Thompson was as good as his word and the company they formed committed itself to sustainable builds that delivered high-performance, energy-efficient results for the rugged Canterbury region and beyond. One of their early builds was his friend’s family home, which was featured on the New Zealand Grand Designs program in October 2016. “As part of the materials search, we came across Kennedy’s Timber in Brisbane and utilised their reclaimed vertical shiplap cladding,” he says. “I was immediately impressed with the product.”
Thompson could see that there was a viable business opportunity in New Zealand to take this further and formed LMA Timber in May 2018 with another partner, who in October 2019 sold his share to the Caldwell Group, who own ITM Dyers Road – a major independent building merchant in the Canterbury Region – and Christchurch’s VIP Frames & Trusses and VIP Structural Steel among their properties.
Over these two years, Thompson has been travelling around New Zealand educating architects, builders and potential clients about the benefits of building with Australian hardwoods.
“It’s been a great way to meet people and tell them about what we can offer as well as learn the details of the market,” Thompson says. “During that time, we’ve also been working with Damon Sayer of Build Smart, who educates architects and specifiers around New Zealand about new and innovative products so they can start detailing them on their plans. Between the marketing we’ve put into LMA, and the interest driven through Build Smart and our relationship with ITM, the business has really begun to grow and expand, which is great.”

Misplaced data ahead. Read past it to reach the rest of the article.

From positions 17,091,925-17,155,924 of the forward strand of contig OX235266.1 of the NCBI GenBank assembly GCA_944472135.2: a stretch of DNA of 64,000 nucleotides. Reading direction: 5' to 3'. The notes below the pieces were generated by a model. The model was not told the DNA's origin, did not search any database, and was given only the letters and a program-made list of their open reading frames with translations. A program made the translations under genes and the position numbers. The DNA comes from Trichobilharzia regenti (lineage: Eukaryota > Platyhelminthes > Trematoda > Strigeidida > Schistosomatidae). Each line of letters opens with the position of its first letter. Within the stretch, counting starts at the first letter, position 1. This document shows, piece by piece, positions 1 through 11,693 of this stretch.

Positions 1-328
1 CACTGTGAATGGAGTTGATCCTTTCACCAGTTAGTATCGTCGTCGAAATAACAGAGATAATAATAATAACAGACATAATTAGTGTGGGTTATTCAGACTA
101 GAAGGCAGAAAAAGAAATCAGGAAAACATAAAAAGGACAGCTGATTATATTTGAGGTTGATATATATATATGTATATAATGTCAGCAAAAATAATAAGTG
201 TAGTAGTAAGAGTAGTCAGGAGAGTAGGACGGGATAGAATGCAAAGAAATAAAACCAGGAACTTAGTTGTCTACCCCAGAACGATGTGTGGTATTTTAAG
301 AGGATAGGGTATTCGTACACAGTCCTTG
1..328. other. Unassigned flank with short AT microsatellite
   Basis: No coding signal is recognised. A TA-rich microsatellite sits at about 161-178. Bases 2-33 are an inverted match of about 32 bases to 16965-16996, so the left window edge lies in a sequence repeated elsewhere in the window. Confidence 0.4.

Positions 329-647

Why Australian hardwoods?
The obvious question is why import Australian hardwoods into leafy New Zealand? Thompson admits it sounds odd on the surface: “The truth is there really isn’t an abundance of reclaimed resource available here. We had a little bit of Rimu after the earthquakes, but there’s not a lot of re-purposed timber. In Australia, you’ve got 200,000 power poles a year being reclaimed and re-purposed, wharf beams, bridge beams, warehouses and other buildings…
“And the timbers themselves have a different kind of hardness and durability that we can actually utilise to make the products low-maintenance and durable over here in New Zealand,” he adds.
The Kennedy’s Timbers range of products and associated services are also particularly attractive to the New Zealand market, which has a strong tradition of timber-framed building and architectural features.